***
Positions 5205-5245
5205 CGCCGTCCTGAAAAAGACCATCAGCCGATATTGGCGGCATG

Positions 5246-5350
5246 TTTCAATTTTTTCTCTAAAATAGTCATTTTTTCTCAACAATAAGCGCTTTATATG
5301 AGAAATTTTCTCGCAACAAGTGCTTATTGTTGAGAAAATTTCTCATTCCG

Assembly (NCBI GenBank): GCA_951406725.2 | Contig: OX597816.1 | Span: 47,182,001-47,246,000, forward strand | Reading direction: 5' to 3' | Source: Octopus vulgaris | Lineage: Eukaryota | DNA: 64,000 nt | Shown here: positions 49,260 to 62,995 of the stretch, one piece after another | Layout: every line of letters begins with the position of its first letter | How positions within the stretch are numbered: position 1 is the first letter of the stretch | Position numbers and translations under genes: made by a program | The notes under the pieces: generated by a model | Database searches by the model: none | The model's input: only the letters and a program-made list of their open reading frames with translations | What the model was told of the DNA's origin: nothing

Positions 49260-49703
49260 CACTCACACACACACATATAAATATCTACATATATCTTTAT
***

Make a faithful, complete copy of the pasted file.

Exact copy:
Positions 5205-5245
5205 CGCCGTCCTGAAAAAGACCATCAGCCGATATTGGCGGCATG

Positions 5246-5350
5246 TTTCAATTTTTTCTCTAAAATAGTCATTTTTTCTCAACAATAAGCGCTTTATATG
5301 AGAAATTTTCTCGCAACAAGTGCTTATTGTTGAGAAAATTTCTCATTCCG

Assembly (NCBI GenBank): GCA_951406725.2 | Contig: OX597816.1 | Span: 47,182,001-47,246,000, forward strand | Reading direction: 5' to 3' | Source: Octopus vulgaris | Lineage: Eukaryota | DNA: 64,000 nt | Shown here: positions 49,260 to 62,995 of the stretch, one piece after another | Layout: every line of letters begins with the position of its first letter | How positions within the stretch are numbered: position 1 is the first letter of the stretch | Position numbers and translations under genes: made by a program | The notes under the pieces: generated by a model | Database searches by the model: none | The model's input: only the letters and a program-made list of their open reading frames with translations | What the model was told of the DNA's origin: nothing

Positions 49260-49703
49260 CACTCACACACACACATATAAATATCTACATATATCTTTAT